Background: The presence in bone marrow of cells which react with monoclonal antibodies against tumor-associated antigens has been proposed over the last few years as a new prognostic factor in breast cancer patients.
Patients and methods: Bone marrow aspirates were obtained from 109 stage I and II breast cancer patients during or 2-4 weeks after primary surgery. The samples were processed for leukocyte separation on a Ficoll-Hypaque gradient and then used to prepare cytospin slides for immunocytochemical analysis. The slides were stained with a pool of monoclonal antibodies (MoAbs) which recognize tumor associated antigens, using the alkaline phosphatase anti-alkaline phosphatase method. The median follow-up was 36 months (range 15-62): 22 patients relapsed and 7 died.
Results: Thirty-four of the 109 patients (31.1%) had MoAb positive bone marrow cells. The bone marrow was positive in 28/74 (37.9%) patients who had the aspirate taken during surgery and in 6/35 (17.1%) who had it taken after surgery (p = 0.055). No association was found between bone marrow positivity and tumour size, nodal status, menopausal status, estrogen receptor positivity or the proliferative index. No association was found between bone marrow and prognosis: the log-rank test was 0.291 (p > 0.5) for OS and 0.023 for DFS; the hazard ratio (positive vs negative) was 1.51 for OS (95% CI: 0.33-6.86) and 0.93 for DFS (95% CI: 0.35-2.45).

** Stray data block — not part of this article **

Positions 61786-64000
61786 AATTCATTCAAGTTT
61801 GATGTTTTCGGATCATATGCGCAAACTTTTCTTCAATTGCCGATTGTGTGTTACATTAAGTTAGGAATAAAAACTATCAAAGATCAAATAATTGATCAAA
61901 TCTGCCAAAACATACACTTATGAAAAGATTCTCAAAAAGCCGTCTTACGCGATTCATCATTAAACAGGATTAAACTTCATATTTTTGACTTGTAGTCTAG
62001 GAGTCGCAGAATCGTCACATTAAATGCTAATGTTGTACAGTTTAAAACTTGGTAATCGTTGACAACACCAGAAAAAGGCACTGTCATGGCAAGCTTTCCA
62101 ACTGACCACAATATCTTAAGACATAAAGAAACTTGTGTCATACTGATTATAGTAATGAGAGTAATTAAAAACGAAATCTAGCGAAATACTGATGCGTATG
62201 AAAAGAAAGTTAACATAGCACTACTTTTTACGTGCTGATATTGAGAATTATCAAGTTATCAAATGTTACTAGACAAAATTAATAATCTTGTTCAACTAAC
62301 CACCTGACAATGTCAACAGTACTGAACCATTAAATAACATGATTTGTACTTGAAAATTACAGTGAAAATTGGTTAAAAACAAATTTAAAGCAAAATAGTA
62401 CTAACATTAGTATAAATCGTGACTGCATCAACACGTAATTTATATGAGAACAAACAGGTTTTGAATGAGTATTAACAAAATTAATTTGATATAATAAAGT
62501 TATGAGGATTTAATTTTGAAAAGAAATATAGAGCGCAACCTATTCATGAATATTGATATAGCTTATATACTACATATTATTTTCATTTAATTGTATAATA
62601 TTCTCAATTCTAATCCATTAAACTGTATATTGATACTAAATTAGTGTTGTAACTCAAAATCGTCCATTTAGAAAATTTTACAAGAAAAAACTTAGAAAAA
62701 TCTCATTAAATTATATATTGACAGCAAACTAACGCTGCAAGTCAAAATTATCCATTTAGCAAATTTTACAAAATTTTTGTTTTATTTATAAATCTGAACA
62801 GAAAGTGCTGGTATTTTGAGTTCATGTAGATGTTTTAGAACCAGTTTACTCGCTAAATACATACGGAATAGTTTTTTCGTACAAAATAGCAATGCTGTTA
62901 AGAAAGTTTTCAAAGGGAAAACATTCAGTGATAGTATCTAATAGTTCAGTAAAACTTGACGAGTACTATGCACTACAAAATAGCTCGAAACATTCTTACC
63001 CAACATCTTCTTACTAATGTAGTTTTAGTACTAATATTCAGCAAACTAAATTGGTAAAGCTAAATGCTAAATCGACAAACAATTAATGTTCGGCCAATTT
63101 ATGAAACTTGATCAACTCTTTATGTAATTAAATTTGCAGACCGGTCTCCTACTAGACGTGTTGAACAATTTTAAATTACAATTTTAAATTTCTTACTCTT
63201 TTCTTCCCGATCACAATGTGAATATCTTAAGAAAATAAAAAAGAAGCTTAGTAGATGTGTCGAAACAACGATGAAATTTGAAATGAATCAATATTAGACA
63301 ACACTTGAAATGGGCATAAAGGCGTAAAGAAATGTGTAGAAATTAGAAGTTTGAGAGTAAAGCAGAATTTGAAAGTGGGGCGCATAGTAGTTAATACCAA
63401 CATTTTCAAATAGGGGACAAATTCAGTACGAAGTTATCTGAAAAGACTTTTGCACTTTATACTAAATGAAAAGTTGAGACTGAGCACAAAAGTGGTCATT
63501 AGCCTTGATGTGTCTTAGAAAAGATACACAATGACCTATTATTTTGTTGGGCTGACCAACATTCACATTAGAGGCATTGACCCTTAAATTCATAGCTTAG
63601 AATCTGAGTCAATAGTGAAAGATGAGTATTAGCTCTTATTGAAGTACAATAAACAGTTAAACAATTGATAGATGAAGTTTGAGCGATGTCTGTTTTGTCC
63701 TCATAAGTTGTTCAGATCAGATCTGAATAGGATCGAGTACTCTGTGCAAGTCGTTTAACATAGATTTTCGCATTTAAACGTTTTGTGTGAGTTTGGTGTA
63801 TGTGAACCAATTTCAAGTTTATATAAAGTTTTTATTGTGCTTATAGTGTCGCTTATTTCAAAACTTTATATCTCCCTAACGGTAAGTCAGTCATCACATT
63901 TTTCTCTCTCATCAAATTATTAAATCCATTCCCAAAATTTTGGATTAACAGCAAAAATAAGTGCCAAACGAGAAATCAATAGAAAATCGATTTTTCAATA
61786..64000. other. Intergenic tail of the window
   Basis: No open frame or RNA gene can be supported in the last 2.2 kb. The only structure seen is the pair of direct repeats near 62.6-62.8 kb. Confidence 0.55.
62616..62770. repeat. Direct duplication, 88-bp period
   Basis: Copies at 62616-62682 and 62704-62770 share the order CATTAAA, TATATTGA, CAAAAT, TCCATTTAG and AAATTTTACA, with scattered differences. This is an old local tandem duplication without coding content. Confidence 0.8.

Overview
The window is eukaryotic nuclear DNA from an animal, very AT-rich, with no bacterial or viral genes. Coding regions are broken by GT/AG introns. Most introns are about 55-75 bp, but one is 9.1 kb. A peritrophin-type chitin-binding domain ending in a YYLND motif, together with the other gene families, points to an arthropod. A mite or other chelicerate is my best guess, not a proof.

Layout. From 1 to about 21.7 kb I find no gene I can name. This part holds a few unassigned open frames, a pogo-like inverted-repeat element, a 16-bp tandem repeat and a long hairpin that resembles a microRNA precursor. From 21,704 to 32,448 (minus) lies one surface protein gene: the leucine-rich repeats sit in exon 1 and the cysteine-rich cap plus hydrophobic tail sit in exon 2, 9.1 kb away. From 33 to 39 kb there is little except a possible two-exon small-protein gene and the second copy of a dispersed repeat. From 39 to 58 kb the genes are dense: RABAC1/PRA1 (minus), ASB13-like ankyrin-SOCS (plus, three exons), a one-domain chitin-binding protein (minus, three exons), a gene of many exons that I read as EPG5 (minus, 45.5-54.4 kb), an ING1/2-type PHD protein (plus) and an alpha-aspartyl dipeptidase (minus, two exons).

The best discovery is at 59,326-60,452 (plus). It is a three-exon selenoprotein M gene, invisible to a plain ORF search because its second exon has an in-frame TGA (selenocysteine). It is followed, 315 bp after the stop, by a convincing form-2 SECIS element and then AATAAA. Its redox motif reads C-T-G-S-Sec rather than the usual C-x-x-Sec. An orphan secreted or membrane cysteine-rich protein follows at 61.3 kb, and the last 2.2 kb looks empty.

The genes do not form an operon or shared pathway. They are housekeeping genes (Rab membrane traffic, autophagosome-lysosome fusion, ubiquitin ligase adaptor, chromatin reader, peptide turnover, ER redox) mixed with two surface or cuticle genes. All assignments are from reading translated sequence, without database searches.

Conclusions: In our series, bone marrow positivity did not correlate with prognostic parameters or prognosis. Of interest is the relative excess of positivity when the bone marrow was obtained during surgery.